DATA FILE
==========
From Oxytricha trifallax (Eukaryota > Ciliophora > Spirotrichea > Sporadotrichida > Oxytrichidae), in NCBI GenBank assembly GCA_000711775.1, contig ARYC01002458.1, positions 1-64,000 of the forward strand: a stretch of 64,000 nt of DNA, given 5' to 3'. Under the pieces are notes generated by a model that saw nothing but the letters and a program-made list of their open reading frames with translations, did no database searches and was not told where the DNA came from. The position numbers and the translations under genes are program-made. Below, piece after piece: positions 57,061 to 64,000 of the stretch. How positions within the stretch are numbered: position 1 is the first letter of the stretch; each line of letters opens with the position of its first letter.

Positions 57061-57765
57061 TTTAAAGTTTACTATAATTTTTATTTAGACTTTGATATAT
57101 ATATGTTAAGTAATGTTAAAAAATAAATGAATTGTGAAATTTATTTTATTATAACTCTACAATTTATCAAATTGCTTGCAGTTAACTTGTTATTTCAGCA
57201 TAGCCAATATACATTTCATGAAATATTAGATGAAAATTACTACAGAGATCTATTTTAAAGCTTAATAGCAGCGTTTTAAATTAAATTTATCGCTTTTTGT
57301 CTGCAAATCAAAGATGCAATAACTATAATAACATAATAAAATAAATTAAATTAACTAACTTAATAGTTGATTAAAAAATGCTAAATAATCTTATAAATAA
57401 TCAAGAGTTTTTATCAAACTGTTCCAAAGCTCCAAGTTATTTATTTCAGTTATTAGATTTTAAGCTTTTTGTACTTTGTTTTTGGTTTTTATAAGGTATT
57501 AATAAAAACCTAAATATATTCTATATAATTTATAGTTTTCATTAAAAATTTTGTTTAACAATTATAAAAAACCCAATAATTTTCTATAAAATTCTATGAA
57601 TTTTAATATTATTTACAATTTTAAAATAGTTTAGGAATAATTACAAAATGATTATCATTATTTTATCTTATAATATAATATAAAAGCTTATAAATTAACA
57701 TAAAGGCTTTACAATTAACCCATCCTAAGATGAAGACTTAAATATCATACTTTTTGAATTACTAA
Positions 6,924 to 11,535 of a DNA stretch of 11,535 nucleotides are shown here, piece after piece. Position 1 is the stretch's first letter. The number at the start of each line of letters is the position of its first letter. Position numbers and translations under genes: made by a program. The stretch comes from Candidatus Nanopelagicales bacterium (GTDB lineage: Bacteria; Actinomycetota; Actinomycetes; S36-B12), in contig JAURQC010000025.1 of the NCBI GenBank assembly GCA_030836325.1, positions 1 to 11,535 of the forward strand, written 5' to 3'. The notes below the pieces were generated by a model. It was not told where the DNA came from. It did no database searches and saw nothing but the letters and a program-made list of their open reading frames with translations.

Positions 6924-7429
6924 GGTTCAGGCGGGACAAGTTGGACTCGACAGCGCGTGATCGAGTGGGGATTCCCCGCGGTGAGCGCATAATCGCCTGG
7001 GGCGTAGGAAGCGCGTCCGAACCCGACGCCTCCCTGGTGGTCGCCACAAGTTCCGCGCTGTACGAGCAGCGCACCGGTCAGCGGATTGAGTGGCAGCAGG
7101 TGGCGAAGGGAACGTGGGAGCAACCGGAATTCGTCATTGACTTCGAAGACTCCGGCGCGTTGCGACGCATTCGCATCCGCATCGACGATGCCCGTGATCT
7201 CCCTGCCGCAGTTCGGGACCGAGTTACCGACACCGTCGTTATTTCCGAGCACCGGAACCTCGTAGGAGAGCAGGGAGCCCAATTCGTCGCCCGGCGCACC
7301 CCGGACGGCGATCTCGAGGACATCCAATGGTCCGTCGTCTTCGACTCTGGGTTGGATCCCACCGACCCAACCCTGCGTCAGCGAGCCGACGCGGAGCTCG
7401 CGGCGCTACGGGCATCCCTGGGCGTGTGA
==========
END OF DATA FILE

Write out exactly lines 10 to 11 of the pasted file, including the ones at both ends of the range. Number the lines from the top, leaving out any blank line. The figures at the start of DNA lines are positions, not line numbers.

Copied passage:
57701 TAAAGGCTTTACAATTAACCCATCCTAAGATGAAGACTTAAATATCATACTTTTTGAATTACTAA
Positions 6,924 to 11,535 of a DNA stretch of 11,535 nucleotides are shown here, piece after piece. Position 1 is the stretch's first letter. The number at the start of each line of letters is the position of its first letter. Position numbers and translations under genes: made by a program. The stretch comes from Candidatus Nanopelagicales bacterium (GTDB lineage: Bacteria; Actinomycetota; Actinomycetes; S36-B12), in contig JAURQC010000025.1 of the NCBI GenBank assembly GCA_030836325.1, positions 1 to 11,535 of the forward strand, written 5' to 3'. The notes below the pieces were generated by a model. It was not told where the DNA came from. It did no database searches and saw nothing but the letters and a program-made list of their open reading frames with translations.